Over the last couple of days, the risk of the weather breaking had been increasing, but this, our third and last day of visits in Estonia, started bright and sunny as had the others. We boarded the coaches for the last time and headed off for the conifer and shrub nursery, Nurga puukool. This nursery was only started some 5 years ago and they were currently developing a new display area for miniature conifers. With over 600 different species and cultivars, there were plenty to choose from and I'm sure there were many of our group who wished they were able to take one or two home with them. But carrying trees on aeroplanes is a bit more difficult than taking bare-rooted clematis!
Lunch today was at the Saku Beer Factory. Saku is the premier brewery in Estonia, and we made sure we sampled some of their wares with our meal. On route, we spotted a fine pair of storks, nesting on top of a telegraph pole. Storks are quite common in Estonia, but not necessarily liked by everyone. Their nests are heavy and quite often disrupt telecommunications, to the extent that, recently, the Estonian telephone industry have tried erecting "dummy" telegraph posts, to lure the storks away from the real ones.
Our visit for the afternoon was to the garden of Ahto Ruut, at Kivi-Lillemäe Farm. Ahto started this garden over 10 years ago, building a landscape over time of various different types to provide suitable habitats for the various different genus that are his passions. There was a large and very fine alpine collection in a large rockery area, and garden areas for roses, hostas, lilies and, of course, clematis. As well as extensive landscaping of the garden, some still under construction, there had also been much renovation of the house and stone out-buildings.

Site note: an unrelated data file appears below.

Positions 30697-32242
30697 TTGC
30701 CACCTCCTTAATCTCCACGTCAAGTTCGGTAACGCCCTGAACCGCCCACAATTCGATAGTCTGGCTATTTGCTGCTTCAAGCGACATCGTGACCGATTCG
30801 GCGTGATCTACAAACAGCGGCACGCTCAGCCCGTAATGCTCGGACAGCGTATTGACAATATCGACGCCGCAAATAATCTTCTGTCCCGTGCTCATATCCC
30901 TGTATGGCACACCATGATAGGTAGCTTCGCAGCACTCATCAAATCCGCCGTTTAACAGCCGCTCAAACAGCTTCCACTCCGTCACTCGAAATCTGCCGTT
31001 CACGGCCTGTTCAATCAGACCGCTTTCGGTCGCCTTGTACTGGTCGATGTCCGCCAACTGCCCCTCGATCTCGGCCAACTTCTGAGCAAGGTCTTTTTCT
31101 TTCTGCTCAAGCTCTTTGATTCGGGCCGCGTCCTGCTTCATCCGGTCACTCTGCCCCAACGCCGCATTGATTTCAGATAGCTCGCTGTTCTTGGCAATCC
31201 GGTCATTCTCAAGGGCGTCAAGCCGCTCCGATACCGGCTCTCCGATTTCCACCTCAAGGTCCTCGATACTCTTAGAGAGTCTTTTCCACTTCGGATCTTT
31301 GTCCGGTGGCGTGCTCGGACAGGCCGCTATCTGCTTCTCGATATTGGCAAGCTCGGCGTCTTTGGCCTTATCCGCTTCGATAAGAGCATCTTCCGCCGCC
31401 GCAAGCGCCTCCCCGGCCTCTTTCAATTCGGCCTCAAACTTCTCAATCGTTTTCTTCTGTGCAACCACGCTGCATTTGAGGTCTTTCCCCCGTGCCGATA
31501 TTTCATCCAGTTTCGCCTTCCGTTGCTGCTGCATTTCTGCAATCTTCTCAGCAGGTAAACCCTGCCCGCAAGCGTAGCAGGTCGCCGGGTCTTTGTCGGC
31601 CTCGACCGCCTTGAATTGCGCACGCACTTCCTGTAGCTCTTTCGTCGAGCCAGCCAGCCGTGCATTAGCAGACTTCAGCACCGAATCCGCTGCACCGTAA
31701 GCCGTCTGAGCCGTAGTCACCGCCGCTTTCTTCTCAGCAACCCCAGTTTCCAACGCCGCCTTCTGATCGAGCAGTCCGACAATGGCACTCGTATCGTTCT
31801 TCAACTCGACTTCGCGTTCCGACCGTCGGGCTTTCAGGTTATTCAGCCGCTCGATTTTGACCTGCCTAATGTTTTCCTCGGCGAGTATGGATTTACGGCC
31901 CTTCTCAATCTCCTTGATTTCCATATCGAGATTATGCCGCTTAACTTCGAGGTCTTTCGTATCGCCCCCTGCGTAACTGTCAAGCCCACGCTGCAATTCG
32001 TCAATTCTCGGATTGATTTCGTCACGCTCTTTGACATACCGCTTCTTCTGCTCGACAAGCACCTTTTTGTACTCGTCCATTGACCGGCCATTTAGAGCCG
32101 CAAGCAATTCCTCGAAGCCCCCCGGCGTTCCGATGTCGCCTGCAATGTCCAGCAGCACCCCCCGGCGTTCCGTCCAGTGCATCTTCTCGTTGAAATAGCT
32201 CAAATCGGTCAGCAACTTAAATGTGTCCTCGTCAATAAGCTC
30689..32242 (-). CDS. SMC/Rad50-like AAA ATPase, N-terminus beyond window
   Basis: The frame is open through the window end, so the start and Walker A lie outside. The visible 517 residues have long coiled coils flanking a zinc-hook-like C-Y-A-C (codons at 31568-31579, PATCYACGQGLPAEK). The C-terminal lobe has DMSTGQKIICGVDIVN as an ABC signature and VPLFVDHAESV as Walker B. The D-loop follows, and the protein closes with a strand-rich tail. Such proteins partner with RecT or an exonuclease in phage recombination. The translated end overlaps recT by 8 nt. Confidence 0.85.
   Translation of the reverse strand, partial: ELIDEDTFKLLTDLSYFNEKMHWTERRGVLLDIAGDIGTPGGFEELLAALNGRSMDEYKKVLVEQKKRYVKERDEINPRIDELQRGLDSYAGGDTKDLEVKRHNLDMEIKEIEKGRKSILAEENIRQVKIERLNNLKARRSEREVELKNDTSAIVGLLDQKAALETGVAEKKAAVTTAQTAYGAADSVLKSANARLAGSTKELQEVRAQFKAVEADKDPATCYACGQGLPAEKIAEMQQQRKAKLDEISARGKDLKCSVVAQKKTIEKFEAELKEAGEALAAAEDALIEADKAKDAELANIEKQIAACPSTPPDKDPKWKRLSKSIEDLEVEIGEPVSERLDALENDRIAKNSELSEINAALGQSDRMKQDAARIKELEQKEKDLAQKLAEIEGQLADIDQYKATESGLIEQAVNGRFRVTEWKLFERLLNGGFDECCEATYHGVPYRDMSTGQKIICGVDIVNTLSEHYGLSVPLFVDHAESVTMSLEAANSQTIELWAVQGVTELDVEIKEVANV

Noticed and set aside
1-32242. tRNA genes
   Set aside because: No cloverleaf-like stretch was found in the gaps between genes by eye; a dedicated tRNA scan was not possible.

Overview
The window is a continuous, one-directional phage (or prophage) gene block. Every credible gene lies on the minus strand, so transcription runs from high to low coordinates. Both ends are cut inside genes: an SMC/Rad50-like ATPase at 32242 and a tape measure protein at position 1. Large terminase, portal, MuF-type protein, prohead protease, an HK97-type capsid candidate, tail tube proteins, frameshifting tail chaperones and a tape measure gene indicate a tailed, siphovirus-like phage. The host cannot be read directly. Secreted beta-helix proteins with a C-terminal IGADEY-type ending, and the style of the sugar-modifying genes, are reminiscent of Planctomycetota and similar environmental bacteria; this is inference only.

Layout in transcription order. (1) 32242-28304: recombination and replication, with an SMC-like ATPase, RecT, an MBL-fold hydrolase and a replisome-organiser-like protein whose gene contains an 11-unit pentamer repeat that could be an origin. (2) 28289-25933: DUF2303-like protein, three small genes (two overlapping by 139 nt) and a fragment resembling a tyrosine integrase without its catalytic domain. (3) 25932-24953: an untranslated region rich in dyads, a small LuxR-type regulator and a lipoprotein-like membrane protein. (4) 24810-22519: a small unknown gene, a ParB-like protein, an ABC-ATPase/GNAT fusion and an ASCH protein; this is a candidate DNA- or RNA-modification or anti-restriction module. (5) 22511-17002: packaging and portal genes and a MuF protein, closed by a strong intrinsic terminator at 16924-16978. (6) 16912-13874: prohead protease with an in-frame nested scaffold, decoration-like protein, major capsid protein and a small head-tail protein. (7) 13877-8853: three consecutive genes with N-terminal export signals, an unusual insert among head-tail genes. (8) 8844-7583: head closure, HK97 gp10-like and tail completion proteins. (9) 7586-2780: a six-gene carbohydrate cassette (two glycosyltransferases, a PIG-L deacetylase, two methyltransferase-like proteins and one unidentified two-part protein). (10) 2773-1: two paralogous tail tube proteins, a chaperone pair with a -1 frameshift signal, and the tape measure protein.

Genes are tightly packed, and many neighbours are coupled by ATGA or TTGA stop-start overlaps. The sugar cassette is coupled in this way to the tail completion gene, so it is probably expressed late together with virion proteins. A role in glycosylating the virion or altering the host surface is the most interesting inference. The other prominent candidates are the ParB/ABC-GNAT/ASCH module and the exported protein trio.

In particular, the concentric rings of roses and clematis, some on trellis, some on wooden pyramids, some on simple stakes, was most impressive, albeit very difficult to do justice to in a photograph.
Our final visit of the Estonian programme took us back to Tallinn and the Kadrioru palace,the residence of the Estonian President. Built in Italianate style, it is said to be one of the best preserved examples of Baroque architecture in northern Europe. We were given a short guided tour of the main public rooms in the palace, and they certainly were very impressive. Should you come to Tallinn again, this would be worth a revisit.
After the tour, we assembled in the main hall for champagne and a finger buffet, served by finely dressed staff, before Taavi and Aime made their final awards. Throughout the few days we'd had in Estonia, at each of the gardens we visited, we'd thanked the owners with a gift of a garden candle holder, inscribed underneath "International Clematis Society 2005". Now they distributed the final ones, to various people who had helped in the planning and organization of the event, to our President, Szczepan Marczynski, and even myself! And of Taavi and Aime - the Society had a little present for them, to thank them for organizing and running such a success event. They even managed to give us good weather - but only just. As we left Kadriorg Palace, it was starting to rain a little.
In fact we were extremely lucky with the weather. The week following our return home, Helsinki experienced terrible rain as it attempted to stage the International Athletics Championship. Seeing the running track completely awash, it was difficult to image that, just a few days before we'd been strolling around in T-shirts and sunglasses!
We did have a little rain, but only on our departure day, as we all left Estonia in different ways to different destinations. A small group caught an early bus to Latvia to continue their visit. Those flying home from Helsinki boarded the coach to the ferry port, unlike those of us flying home from Tallinn, who only had to go next door to the airport. And that just left two, Ton Hannink and Marie van Hulten, who had driven to Helsinki and then come over to Estonia on bicycles. With saddlebags bulging with clematis, they set off from the hotel to much applause!
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